I have started using Autodesk Simulation CFD at work and I have some questions:
1) I am modelling conical perforated filter as resistance and using a shell approach. Meaning, I will model the internals of filter as a fluid domain and the surface as resistance with a finite thickness. Admittedly, this approach is easier. But I am afraid if am losing some physics here. All the flow emanating from the resistance is perpendicular to conical surface, regardless of the direction of its entry; a fact that can be attributed to the inherent modelling of "surface resistances" in Simulation CFD. When I try to model the filter as a cylindrical part with thickness, SimCFD throws an error that says material devices (resistance) should have at least two surfaces in contact with fluid. I know there are two surfaces in fluid contact. Yet why do I get this error?
2) Does SimCFD have any bounded scheme for discretisation, which will smear out the wiggles at the discontinuities or large gradient areas?
3) The jump of mesh size is way too high when mesh switches from prism layers adjacent to wall to inner cells. Would this jump cause loss of physics?
4) Does SimCFD support the meshes created in other dedicated meshes, like say ICEM CFD or TGrid?
Sorry for the long post, but I switched from ANSYS solvers and there are many things I am curious about.
Hi, I can help with some of this:
1) Try using the other directions available within the material setup, the 2 normal directions. This ought to allow you greater scope regarding the flow direction
2) Do you mean something like the mesh adaption or meshing regions or purely a graphical solution?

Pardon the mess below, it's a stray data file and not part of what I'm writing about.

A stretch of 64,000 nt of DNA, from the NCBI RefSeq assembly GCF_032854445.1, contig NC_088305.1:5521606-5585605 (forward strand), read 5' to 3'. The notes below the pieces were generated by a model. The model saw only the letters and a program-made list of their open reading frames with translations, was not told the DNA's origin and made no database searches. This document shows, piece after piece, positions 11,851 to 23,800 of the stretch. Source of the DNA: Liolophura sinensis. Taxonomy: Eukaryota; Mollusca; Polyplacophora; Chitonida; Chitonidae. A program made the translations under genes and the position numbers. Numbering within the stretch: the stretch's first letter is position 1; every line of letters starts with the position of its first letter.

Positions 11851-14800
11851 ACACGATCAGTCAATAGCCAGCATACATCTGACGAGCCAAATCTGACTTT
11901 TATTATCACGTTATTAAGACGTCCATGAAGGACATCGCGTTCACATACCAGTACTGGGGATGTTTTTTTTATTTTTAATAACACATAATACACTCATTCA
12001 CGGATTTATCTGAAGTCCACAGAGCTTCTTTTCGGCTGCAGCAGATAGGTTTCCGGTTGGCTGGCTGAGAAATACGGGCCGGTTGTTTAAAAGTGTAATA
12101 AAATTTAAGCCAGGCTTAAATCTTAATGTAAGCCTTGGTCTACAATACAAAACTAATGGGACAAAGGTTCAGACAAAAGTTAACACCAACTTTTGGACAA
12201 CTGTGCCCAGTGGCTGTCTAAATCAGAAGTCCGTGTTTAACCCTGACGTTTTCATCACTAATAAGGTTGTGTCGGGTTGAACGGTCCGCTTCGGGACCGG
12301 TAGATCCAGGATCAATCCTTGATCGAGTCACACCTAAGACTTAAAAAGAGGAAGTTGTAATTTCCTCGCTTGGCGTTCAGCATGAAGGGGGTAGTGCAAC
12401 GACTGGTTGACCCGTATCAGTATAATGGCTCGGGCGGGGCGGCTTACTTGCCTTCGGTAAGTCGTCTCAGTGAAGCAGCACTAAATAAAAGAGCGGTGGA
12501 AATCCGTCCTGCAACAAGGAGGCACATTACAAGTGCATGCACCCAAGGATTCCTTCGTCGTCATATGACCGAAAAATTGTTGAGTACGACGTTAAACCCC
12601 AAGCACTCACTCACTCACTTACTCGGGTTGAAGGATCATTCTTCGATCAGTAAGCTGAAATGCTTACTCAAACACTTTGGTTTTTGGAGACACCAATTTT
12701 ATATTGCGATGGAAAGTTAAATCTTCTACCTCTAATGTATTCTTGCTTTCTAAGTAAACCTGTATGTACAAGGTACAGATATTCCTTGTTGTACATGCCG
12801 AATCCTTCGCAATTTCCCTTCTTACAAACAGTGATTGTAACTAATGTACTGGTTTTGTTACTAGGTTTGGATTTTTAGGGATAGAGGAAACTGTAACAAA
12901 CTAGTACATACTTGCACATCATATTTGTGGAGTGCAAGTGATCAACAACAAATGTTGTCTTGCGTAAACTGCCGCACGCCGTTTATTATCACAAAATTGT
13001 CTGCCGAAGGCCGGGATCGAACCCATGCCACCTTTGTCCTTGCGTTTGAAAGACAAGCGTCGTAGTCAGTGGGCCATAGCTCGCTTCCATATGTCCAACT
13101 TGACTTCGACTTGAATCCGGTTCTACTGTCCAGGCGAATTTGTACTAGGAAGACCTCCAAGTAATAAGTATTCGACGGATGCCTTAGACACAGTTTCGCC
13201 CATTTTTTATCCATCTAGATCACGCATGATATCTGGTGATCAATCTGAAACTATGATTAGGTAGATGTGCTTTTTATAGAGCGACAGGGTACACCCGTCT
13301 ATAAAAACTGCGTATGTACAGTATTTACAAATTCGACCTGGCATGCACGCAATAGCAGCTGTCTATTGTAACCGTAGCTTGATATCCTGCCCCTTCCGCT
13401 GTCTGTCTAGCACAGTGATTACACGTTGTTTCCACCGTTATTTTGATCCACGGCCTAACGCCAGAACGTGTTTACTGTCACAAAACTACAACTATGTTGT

3) No, you should be fine, would help to see an example though. If you wish to refine the mesh though, you of course can do. There are many mesh controls available within the advanced and enhancement settings.
4) No, best to use our mesher. It does work very well, although the approach can seem different.
Product Support Specialist
#1 : Please refer to the attached image. The conical filter is perfectly surrounded by fluid domain. I have tried flow direction as both "Radial" and "perpendicular to conical surface". Additionally, I define the axial (to cone) direction as another normal direction. But no success. To reiterate, I am modelling the cylinder as actual cylindrical part with thickness, and not using surface shell resistance.
#2: I was taking about discretization schemes for advection/turbulence. If the second order schemes tend to oscillate near discontinuities and sharp gradients. While first order schemes, though smooth near discontinuities, are inaccurate due to diffusion. I wanted to understand if SimCFD has a bounded second order scheme, preferably monotonous.
Thanks for clarifications.
Am not sure if I understand what you mean by directional settings. The only one that seems appropriate is flow direction towards radial and normal direction 1 along axis (going up). Admittedly, I haven't explicitly defined normal dimension 2. Is that what you are hinting? I chose this approach as it is in alignment with the HVAC tutorial.
Can you suggest specifically, how I should try to set the flow direction, normal direction 1 and normal direction 2, in all possible combination that you consider appropriate for this modelling?
If each direction were set to 0.5 (Free Area Ratio) then the flow would be able to travel at any direction through the media. This is what you were asking initially if I am correct? How to allow the flow to travel in more than just the radial direction?
Product Support Specialist